David T. Walker – 1973 – David T. Walker

Sublime grooves from studio guitar genius David T Walker – an album that’s a perfect summation of the laidback, yet all-there sound he crafted for so many other artists over the years – finally cast out in the lead, and set up in a sweet set of larger soul instrumental backings!

The style’s a bit like the Kudu Records mode of the time – with a core instrumentalists grooving out over a larger ensemble – but the overall focus is a bit less jazz, and more in a soul instrumental mode – one that follows the melodies nicely, yet still has Walker bringing in some great chromatic touches on his hollow body electric. There’s a similarity here to the sound of O’Donel Levy on Groove Merchant, although a bit tighter overall – and other musicians on the set include Joe Sample on keyboards, Billy Preston on organ, and Paul Humphrey on drums.

Tracks
A1 Never Can Say Goodbye 4:06
A2 Loving You Is Sweeter Than Ever 3:09
A3 On Broadway 3:30
A4 I’ve Never Had The Pleasure 3:23
A5 I Believe In Music 3:20
B1 I Want To Talk To You 3:07
B2 Hot Fun In The Summertime 3:37
B3 Only Love Can Break Your Heart 3:22
B4 What’s Going On 4:46
B5 The Real T. 3:22

The same subtlety and generosity that made David T. Walker such a superb session guitarist proved his Achilles’ heel as a leader — even with his name out front, he refuses to dominate the spotlight, and as a result his solo efforts never quite catch fire. 

Walker’s self-titled Ode debut is no exception: a supremely tasteful and nuanced collection of soul-jazz instrumentals featuring a stellar supporting cast including keyboardist Billy Preston and drummer Paul Humphrey, it’s impeccably played and frequently beautiful, but at times unnervingly bloodless, as if technique alone is enough for transcendence.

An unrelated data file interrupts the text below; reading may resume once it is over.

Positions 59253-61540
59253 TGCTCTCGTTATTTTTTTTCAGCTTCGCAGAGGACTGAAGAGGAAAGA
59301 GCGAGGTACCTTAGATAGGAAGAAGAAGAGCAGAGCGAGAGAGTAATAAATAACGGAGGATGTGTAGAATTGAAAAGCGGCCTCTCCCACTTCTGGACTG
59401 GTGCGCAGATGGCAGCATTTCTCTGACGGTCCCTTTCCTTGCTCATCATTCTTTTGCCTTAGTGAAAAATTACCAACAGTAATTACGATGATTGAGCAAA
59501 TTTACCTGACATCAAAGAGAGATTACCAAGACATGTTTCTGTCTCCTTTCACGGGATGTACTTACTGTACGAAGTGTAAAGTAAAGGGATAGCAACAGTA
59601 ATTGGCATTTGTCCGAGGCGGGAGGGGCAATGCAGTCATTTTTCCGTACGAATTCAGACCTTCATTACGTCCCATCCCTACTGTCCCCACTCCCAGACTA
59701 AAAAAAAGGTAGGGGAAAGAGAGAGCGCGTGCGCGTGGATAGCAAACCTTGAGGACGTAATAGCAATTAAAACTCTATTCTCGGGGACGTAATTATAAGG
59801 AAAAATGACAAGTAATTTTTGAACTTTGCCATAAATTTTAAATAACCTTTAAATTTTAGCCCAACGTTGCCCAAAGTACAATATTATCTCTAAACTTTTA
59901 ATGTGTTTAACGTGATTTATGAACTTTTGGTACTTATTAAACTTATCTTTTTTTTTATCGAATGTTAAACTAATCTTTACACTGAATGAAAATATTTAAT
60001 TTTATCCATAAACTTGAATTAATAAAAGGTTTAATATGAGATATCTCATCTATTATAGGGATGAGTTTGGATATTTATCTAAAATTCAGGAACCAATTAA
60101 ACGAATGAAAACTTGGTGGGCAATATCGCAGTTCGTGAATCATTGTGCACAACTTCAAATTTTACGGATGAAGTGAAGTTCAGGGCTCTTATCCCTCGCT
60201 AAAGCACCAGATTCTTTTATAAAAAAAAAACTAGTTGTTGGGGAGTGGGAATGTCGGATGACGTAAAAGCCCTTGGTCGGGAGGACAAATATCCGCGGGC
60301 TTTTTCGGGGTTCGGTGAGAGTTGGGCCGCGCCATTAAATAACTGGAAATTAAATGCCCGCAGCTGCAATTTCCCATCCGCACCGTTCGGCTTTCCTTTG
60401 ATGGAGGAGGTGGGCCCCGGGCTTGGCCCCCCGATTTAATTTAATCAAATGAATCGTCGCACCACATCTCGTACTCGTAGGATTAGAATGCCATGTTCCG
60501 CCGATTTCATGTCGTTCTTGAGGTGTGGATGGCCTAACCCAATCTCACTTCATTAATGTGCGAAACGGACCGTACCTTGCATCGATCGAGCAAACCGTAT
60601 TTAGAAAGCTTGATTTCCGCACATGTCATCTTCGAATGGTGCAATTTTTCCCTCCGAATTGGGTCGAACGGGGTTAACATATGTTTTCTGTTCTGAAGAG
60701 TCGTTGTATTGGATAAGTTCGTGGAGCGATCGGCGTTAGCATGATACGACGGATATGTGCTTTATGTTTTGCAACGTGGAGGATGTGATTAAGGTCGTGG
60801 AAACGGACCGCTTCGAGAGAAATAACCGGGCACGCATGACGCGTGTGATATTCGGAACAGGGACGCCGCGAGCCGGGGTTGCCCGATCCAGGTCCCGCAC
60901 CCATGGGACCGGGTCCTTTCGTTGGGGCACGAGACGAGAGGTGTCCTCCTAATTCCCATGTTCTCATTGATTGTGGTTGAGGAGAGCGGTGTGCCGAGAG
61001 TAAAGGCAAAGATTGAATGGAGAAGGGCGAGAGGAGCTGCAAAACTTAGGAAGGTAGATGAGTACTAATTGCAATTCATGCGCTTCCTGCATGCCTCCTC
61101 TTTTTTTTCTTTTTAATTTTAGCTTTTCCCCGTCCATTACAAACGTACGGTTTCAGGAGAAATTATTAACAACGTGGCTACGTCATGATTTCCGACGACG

Walkeris far too deferential to his colleagues and vice-versa, and with no one in full command, familiar melodies like “What’s Goin’ On” and “Never Can Say Goodbye” go nowhere fast — a frustrating listen, to say the least.


 

Bonus

David T. Walker – 1976 – On Love

One of the smoothest albums ever cut by David T Walker – but also one of the best, and certainly an album with a much richer feel and deeper sound than you’d guess from the cheesy “rose petals on a crotch” image on the cover! The style here is a bit more lush and sophisticated than before for Walker – with arrangements laid out by Gene Page and Jerry Peters, in styles that blend in bits strings, fuller orchestrations, and tighter rhythms – almost in a soundtrack soul sort of style, but much tighter overall. The setting is perfect for the chromatic hues of Walker’s guitar – which are never buried in the mix, and rise to the top of the record beautifully throughout! In a way, the album’s almost an update of modes that Wes Montgomery explored with Don Sebesky at the end of the 60s – and David’s a perfect heir to that tradition with his sound on the record. 

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